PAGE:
• Watch a show (30-120 minutes)- This activity is great when Mom just needs to sit with a cup of coffee in a quiet room for a bit. Pull out a video (your children’s ages and attention spans will dictate the length of your movie), put your feet up, and enjoy the quiet. If your children know that movie time only comes at a specific time of the day, they will appreciate that time even more.
  • Play outside (30-60 minutes)- This is the stuff of childhood and the maker of good naps for little ones. Fresh air, sunshine, and the ability to run unrestricted are all great for a child’s well-being and also is important for Mom. Pull out the bicycles, roller skates, scooters, hula hoops, and sidewalk chalk or let them enjoy your personal jungle gym. No matter what they do, it will be a win for everyone. Need more ideas? 15 Minutes Outside by Rebecca Cohen is a great book with 365 outdoor ideas.

what to do with kids Christmas break

  • Video games (30-60 minutes)- Kids enjoy video games and technology is the wave of the future, but that doesn’t mean our kids should have unlimited access to it. Schedule time for your kiddos to play some of their video games. By scheduling time for this activity, your kids won’t spend too much time in front of a screen, they won’t tire of their games too quickly, and video game time will become a very special time for them.
  • Free play (1-2 hours)- Free play is so important for children.  Not only does it give them the ability to decide for themselves what they want to play, but it gives them a chance to pull out the toys and stretch their imaginations. And with Christmas just around the corner, it will give them a chance to really play with their new toys.

Quick trips

Sometimes, you just need to leave the house, but you don’t want to spend a lot or be out all day. Here are a few ideas for taking quick trips that don’t involve shopping or stores. Don’t forget to schedule in travel time.

  • Library (1 hour)- Libraries are so much more than warehouses for books. They are now being upgraded with play areas, puzzles, learning games, and story time. Take advantage of these amenities that your library has to offer and spend an hour in a quiet but fun atmosphere.
  • Local park (30-60 minutes)- If you don’t have a swing set, your local park is guaranteed to have a great jungle gym (take proper safety precautions). From playground equipment and open areas for unhindered running to walking paths and  bike trails, your park has much to offer that a backyard can’t. Pack a lunch and make your adventure last a little longer.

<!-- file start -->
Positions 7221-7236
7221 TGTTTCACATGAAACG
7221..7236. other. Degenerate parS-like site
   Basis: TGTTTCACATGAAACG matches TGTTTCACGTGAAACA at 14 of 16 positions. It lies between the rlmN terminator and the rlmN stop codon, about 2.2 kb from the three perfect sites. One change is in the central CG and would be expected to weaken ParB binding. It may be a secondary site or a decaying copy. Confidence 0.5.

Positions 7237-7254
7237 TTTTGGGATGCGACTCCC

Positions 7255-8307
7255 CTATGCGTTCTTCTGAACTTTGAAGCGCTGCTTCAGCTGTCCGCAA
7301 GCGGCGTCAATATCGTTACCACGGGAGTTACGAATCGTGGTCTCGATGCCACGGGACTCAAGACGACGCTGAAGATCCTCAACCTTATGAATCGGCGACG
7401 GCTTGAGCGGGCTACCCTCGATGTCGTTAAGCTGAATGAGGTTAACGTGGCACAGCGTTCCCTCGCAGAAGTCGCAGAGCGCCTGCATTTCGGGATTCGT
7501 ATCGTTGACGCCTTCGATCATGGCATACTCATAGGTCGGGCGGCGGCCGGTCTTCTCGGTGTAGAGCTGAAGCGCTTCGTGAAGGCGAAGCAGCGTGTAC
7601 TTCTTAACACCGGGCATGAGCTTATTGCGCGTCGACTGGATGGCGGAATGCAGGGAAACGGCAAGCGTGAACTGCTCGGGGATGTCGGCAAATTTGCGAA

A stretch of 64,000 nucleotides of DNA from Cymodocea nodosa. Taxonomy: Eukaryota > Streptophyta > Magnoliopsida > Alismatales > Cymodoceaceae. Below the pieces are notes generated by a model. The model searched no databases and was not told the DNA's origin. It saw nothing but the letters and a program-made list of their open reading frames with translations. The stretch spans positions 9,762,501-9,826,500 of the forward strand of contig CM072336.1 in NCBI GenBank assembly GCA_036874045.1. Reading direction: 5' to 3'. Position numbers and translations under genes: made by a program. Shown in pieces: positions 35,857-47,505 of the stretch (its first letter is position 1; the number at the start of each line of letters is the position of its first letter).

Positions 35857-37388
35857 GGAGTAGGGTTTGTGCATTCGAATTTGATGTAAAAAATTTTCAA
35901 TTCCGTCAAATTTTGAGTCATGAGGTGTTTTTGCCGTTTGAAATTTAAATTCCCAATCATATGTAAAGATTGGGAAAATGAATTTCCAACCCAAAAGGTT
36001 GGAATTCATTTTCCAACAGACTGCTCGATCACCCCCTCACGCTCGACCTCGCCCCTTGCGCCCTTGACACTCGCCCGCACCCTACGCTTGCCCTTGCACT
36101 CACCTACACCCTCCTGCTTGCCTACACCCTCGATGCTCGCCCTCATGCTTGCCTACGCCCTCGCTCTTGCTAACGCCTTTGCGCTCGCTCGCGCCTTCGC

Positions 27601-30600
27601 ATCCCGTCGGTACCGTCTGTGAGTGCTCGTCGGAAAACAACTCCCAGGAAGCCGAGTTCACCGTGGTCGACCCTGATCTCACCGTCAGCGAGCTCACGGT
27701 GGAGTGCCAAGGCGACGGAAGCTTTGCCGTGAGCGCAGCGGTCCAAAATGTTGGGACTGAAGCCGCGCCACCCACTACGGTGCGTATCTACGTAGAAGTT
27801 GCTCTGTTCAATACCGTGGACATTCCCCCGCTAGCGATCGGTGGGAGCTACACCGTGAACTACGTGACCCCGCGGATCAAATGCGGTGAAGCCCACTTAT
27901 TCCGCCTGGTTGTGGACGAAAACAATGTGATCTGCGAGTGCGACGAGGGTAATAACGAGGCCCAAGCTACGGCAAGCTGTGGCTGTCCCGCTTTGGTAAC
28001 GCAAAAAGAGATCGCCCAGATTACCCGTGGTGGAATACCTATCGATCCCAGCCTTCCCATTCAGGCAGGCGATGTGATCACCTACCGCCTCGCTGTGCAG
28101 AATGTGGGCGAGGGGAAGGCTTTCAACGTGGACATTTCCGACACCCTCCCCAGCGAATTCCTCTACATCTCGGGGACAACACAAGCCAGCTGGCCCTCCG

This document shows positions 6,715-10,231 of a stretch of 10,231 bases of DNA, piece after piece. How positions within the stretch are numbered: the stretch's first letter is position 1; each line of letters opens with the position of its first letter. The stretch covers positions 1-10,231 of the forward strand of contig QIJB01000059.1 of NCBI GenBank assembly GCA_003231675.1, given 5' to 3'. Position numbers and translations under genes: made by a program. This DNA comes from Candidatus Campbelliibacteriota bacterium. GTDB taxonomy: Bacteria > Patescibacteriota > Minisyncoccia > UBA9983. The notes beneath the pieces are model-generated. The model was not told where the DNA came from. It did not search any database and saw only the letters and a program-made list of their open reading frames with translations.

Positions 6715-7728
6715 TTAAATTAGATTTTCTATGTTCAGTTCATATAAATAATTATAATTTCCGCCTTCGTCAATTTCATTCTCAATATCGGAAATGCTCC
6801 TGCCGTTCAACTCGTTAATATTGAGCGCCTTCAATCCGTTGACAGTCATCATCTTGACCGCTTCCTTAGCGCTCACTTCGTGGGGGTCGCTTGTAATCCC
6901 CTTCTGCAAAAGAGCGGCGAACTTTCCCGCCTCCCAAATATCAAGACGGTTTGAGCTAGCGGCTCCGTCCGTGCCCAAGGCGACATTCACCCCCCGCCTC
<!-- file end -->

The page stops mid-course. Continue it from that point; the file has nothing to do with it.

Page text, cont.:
what to do with kids Christmas break

  • Donut/ice cream run (30 minutes)- Have the kids been really good for you on a particular day? Why not treat them to a donut shop or Ice cream shop run? Encourage their good behavior with a small treat and a quick adventure outside of the house.
  • Visit a friend (1-2 hours for littles 3-4 hours for bigs)- I am a firm believer that visits with friends need to fall into a reasonable time frame, especially if you are spending time in their home with little ones. Your visit has time to end on a good note before little ones begin to get too antsy.
  • Bounce house or kids gym (1-2 hours)- Do you live in an area that has a bounce house or kids gym? Take advantage of these. Purchase a membership if it is something that can be used quite often by your family. This is a great way to fill a couple of hours of your day, give your kids ample space to exert plenty of energy, and give you a fun place to escape to on rainy days when a park visit wold not be possible.

What are some other ways you can inexpensively provide meaningful activities for your children during a school break? Feel free to share them with us in the comments. We’d love to hear from you!

Grocery Store Meltdowns & the Opportunities They Offer

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Dear Mom: Don’t Give Up

“So let’s not get tired of doing what is good. At just the right time we will reap a harvest of blessing if we don’t give up.” Galatians 6:9

Mom, sometimes you may feel that what you are doing does not make much of a difference.

But don’t give up.

You may feel that you are constantly repeating the same thing to your child without seeing any results.

But don’t give up.

You may get tired of teaching your child what God’s Word says because it doesn’t seem that anything you are saying is sticking.

But don’t give up.